After 65 days of incarceration, of getting my balls sprayed with hot painful chemicals as a welcome to prison health measure, of consuming food so lacking in appeal that my capacity to eat fell almost to zero, of seeing guys hit over the head with chairs while they dined on breakfast, of hearing about rapes and attempted suicides, of having close calls in some dangerous departments, and of having sufficient spare time to read the blissfully erotic Lady Chatterly’s Lover, I was released from bondage. Actually, the jail house administrators made a book keeping error, I owed them an additional 10 days. But, just this once, I didn’t point out their short comings.
Judy put-putted out to Santa Rita in her VW bug and we returned to Berkeley, where my first freedom breakfast was steak and pancakes and nobody took a chair to my head.
Local elections were coming up and Michael Delacour, the father of People’s Park, recalled that, mostly in jest, I had once threatened to run for Sheriff of Alameda County. He wanted me to do it for real. It’ll be a great protest campaign against what the Sheriff’s Department did to us during People’s Park. It was cops from the Sheriff’s Department who blazed a shotgun trail down Telegraph Avenue and killed James Rector. They wore blue uniforms and their long standing, Beatle-inspired, nickname was Blue Meanies. But after the People’s Park catastrophe some of us had taken to calling them Blue Shirts and Blue Nazis.
And then there was my need for personal revenge. The Sheriff’s Department ran Santa Rita and every pain, paranoia or personal humiliation I and my prison pals suffered was traceable to the Alameda County Sheriff; a frightening fellow named Frank Madigan. Sheriff Madigan was the warden of Santa Rita.
It was easy to get on the ballot. I only had to get a handful of signatures and put up a few bucks. I had nothing to lose. Since I wasn’t a write-in candidate the civic establishment of Alameda County would have to take notice of my campaign. That meant I would be getting invitations to speak before the Chamber of Commerce and the AFL-CIO and all other organizations for good government and civilization. It was a great opportunity to bare witness to Sheriff Frank Madigan as a People’s Park war criminal and also to talk first hand about the hideous prison world of Santa Rita. Maybe someone with some power to do something good might just be listening to my angry words.
I made countless speeches to small but very respectable audiences. For many in attendance I was the first Berkeley radical extremist they had ever seen upclose. They were nervously friendly, a bit surprised that I could put two sentences together in a plausible fashion. The best part of my campaign was that it closed Frank Madigan down. The incumbent pig refused all speaking engagements, and certainly wouldn’t debate me. The election campaign would usually have been an opportunity for him to publicly put across his views on crime and punishment. But with me around challenging him to debates and highnoon shoot-outs he thought it best to lie very low. There was poetic justice in Madigan’s silence. He had shut me up for several months when my mail was read by his censors and according to FBI files, passed on to the G-Men. In Santa Rita, I watched even my private words with great care. An eavesdropping snitch might repeat them to the guards and I could fall prey to their set-ups and sadism. Now it was Madigan’s turn to live in fear.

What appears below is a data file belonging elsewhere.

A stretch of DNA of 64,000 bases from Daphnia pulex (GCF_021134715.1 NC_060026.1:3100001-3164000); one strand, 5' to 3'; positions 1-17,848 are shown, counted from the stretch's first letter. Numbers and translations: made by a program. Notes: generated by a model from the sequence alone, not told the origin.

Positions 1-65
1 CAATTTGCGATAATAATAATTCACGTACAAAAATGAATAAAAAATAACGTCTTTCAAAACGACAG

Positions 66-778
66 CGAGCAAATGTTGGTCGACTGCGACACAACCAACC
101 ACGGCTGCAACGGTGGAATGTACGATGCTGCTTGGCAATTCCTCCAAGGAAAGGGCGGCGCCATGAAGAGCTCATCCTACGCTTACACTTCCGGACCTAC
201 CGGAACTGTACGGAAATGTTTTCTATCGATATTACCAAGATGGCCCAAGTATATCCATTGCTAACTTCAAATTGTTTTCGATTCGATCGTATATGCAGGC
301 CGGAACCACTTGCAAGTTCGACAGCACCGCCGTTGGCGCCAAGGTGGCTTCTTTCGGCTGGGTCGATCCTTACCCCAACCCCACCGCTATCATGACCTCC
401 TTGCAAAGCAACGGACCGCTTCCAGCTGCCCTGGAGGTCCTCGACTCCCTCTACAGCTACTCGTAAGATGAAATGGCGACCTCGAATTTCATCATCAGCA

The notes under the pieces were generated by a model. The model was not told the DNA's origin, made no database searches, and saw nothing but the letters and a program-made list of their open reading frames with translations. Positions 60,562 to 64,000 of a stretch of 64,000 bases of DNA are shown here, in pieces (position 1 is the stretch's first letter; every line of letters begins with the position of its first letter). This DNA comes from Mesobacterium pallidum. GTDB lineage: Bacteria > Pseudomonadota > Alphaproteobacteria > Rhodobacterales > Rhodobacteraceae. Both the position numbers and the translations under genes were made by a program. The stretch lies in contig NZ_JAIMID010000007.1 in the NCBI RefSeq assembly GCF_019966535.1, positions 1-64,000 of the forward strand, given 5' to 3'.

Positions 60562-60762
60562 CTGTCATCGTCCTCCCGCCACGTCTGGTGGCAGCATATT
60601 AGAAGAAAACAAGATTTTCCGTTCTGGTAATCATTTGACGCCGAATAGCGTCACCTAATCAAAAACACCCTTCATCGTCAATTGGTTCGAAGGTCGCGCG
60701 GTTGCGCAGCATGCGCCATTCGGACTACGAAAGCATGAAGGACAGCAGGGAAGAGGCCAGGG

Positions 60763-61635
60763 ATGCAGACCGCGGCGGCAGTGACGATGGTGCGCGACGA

Hearing that Frank Madigan took seriously my challenge for him to meet me on Telegraph Avenue for a .357 Magnum slap leather duel to the death, and with the consent of my campaign manager Ron Kaufman, I decided to press my paranoiac advantage. Our final Stew for Sheriff poster bore the slogan, If Frank Madigan dies, Stew Albert will be Sheriff.
We went out to Santa Rita on Sunday. The families of the prisoners would be lined up on the highway waiting forever for their fifteen minutes of visiting time. I wanted to celebrate my 65,000 votes for Sheriff of Alameda County with them. I lost in Alameda County but carried the city of Berkeley by ten thousand votes.
The prisoner families were my most enthusiastic supporters; they all wore my campaign button which said Stew for Sheriff in the shape of a machine gun and I always knew that I was assured the prison family vote. And that my visiting with them would cheer up their locked-up friends and relatives.
I was approached by a prison guard. Mr. Dillon showed up and I laid a revenge rap on his head. He was the compound officer when I was doing time. He once made me get two haircuts on the same day. It was Dillon who rather happily escorted me to the hole.
I got 65,000 votes.
I guess so.
My supporters want to destroy Santa Rita. Maybe.
You guys scared?
I’m just doing my job.
I served 65 days and I got 65 thousand votes.
Dillon was slightly stuttering and sweating. I was his former victim. Someone who had to tuck in his shirt if he commanded the deed. Now he looked at me in confused disbelief. I was from some inferior species all right, but now I faced him as an almost successful candidate to be his boss. A shocking mutation. He almost said “yes sir.”